Gerard was re-elected to the Exclusion Parliaments on the Lascelles interest, and marked ‘worthy’ on Shaftesbury’s list. A very active Member in 1679, he was appointed to 28 committees, including those to report on the state of matters pending in the last Parliament, to investigate the conduct of the sheriff of Durham in the county election, to examine the disbandment accounts, and to consider the habeas corpus amendment bill and the bill for security against Popery. He was again nominated to the disbandment commission, and helped to draw up the address for the removal of Lauderdale. Denounced as an excise pensioner on 9 May, he satisfied the House that his £300 p.a. was not a bribe, but compensation for the loss of his farm. In the debate on the shipping of artillery to Portsmouth he expressed suspicion of the Duke of York. He was appointed to the committee of inquiry, and voted for exclusion.10
When Gerard presented a petition from Westminster in January 1680 for the second Exclusion Parliament to be allowed to meet, the King replied that he did not expect to find a Gerard in such a thing, and refused to hear his explanation. In April he was fetched up from Yorkshire under the escort of a gentleman usher, and questioned by the Privy Council about the famous ‘black box’, alleged to contain the marriage certificate of Monmouth’s parents and to have been bequeathed to him by Cosin. He denied on oath all knowledge of the matter, but was removed from local office. Barillon included him in his list of the most considerable Members. When Parliament met in the autumn he initiated the inquiry into abhorring in an able speech:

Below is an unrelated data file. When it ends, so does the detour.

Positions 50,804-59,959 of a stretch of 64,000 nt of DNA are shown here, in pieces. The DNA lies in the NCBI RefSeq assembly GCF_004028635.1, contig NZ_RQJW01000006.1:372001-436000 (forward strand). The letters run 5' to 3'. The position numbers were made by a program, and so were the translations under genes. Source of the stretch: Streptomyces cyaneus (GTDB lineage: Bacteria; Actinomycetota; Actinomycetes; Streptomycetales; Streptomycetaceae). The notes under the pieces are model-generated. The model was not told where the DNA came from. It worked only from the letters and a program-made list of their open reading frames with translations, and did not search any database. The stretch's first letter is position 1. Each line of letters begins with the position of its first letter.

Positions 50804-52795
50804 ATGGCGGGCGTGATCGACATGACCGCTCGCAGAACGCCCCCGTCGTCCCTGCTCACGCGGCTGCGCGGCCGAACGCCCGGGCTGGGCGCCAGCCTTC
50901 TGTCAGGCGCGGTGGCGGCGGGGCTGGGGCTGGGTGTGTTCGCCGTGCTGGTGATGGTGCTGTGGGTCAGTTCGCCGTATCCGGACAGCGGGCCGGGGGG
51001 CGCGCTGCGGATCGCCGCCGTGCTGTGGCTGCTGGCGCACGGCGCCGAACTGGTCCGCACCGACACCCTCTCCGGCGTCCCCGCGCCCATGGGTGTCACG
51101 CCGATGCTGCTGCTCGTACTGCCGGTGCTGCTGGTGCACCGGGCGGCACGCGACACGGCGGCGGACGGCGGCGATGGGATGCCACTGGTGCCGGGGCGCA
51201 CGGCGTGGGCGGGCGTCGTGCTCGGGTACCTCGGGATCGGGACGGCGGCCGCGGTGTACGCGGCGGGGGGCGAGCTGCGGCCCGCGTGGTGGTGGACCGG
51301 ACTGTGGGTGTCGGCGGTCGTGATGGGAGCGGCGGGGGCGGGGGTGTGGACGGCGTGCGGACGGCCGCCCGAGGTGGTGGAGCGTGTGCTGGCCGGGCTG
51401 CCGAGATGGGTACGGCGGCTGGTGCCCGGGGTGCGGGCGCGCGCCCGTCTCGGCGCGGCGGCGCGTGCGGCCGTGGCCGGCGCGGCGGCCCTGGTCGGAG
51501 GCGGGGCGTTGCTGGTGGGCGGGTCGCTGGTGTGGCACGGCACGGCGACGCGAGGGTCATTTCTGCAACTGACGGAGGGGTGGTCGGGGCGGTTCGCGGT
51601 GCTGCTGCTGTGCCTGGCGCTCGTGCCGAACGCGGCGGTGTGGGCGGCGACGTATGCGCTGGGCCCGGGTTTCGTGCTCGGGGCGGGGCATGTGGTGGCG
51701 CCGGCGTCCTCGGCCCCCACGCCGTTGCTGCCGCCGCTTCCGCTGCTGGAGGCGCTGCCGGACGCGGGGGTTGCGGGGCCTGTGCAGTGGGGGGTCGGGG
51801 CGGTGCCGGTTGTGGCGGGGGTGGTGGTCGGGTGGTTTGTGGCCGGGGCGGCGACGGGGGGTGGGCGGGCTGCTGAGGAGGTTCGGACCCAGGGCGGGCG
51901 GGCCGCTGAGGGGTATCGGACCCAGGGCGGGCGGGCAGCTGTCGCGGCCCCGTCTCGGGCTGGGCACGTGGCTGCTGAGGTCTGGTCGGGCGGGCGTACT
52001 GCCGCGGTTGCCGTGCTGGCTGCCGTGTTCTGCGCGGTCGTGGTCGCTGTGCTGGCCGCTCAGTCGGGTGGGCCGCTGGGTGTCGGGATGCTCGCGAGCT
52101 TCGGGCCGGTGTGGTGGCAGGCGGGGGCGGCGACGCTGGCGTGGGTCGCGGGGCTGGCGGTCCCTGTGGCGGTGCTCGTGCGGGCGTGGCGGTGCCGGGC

I crave leave to remind you of a great infringement which hath been made of the liberty of the subject since the last session of Parliament. Sir, many good Protestants ... resolved to petition his Majesty ... to let the Parliament sit. ... But although this was conformable to law and the duty of good subjects, considering what danger his Majesty’s person and the Protestant religion was [sic] in, yet it was traduced to his Majesty as seditious and tumultuous, and forbidden by a proclamation, and great affronts and discouragements given to such as either promoted or delivered such petitions; and at last several persons in many places were set up to declare at the assizes and other public places an abhorrency and detestation of such petitioning. Sir, I humbly conceive the subjects of England have an undoubted right to petition his Majesty for the sitting of Parliaments and redressing of grievances. ... I think it is so necessary and material a privilege of the subject as that we ought without loss of time to assert our rights to it, and therefore I humbly move you to make some vote to that purpose.
He was appointed to the committee of inquiry, and helped to prepare the addresses promising to support the Protestant religion at home and abroad, demanding the removal of Jeffreys, and representing to the King the dangerous state of the kingdom. On 20 Nov. he introduced articles of impeachment against Edward Seymour, served on the committee to examine them, and carried them up to the Lords. After the defeat of the second exclusion bill in the Upper House, he said: ‘We shall appear neglectful of our duty if we do not try what security can be contrived by an association bill’, and he was appointed to a committee to prepare another address insisting on exclusion